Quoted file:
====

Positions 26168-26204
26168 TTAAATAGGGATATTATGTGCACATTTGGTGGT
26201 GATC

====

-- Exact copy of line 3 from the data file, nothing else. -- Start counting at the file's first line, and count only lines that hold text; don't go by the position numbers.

26201 GATC